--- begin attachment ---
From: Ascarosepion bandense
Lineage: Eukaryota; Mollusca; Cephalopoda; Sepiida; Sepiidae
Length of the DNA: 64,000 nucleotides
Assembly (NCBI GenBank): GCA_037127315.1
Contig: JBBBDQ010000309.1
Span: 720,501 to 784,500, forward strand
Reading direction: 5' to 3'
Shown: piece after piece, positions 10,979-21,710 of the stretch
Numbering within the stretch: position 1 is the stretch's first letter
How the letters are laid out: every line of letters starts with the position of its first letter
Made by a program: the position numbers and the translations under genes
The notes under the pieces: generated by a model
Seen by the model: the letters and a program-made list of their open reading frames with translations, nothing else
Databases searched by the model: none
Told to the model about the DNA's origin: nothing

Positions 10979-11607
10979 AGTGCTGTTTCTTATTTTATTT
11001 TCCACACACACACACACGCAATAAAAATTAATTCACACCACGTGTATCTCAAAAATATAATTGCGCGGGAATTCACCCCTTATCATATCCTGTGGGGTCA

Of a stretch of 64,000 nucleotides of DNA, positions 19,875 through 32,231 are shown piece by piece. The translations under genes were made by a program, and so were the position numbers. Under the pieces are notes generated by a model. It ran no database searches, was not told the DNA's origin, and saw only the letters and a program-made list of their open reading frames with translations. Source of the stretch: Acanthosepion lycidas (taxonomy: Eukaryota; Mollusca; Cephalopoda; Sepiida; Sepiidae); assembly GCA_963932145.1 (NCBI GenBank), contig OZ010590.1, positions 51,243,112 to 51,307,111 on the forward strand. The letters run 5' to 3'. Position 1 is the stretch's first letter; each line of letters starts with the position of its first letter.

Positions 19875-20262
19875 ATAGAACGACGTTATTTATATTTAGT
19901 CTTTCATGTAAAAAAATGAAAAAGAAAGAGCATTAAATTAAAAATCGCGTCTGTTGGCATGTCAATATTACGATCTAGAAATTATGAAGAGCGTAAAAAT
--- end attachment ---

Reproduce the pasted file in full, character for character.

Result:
From: Ascarosepion bandense
Lineage: Eukaryota; Mollusca; Cephalopoda; Sepiida; Sepiidae
Length of the DNA: 64,000 nucleotides
Assembly (NCBI GenBank): GCA_037127315.1
Contig: JBBBDQ010000309.1
Span: 720,501 to 784,500, forward strand
Reading direction: 5' to 3'
Shown: piece after piece, positions 10,979-21,710 of the stretch
Numbering within the stretch: position 1 is the stretch's first letter
How the letters are laid out: every line of letters starts with the position of its first letter
Made by a program: the position numbers and the translations under genes
The notes under the pieces: generated by a model
Seen by the model: the letters and a program-made list of their open reading frames with translations, nothing else
Databases searched by the model: none
Told to the model about the DNA's origin: nothing

Positions 10979-11607
10979 AGTGCTGTTTCTTATTTTATTT
11001 TCCACACACACACACACGCAATAAAAATTAATTCACACCACGTGTATCTCAAAAATATAATTGCGCGGGAATTCACCCCTTATCATATCCTGTGGGGTCA

Of a stretch of 64,000 nucleotides of DNA, positions 19,875 through 32,231 are shown piece by piece. The translations under genes were made by a program, and so were the position numbers. Under the pieces are notes generated by a model. It ran no database searches, was not told the DNA's origin, and saw only the letters and a program-made list of their open reading frames with translations. Source of the stretch: Acanthosepion lycidas (taxonomy: Eukaryota; Mollusca; Cephalopoda; Sepiida; Sepiidae); assembly GCA_963932145.1 (NCBI GenBank), contig OZ010590.1, positions 51,243,112 to 51,307,111 on the forward strand. The letters run 5' to 3'. Position 1 is the stretch's first letter; each line of letters starts with the position of its first letter.

Positions 19875-20262
19875 ATAGAACGACGTTATTTATATTTAGT
19901 CTTTCATGTAAAAAAATGAAAAAGAAAGAGCATTAAATTAAAAATCGCGTCTGTTGGCATGTCAATATTACGATCTAGAAATTATGAAGAGCGTAAAAAT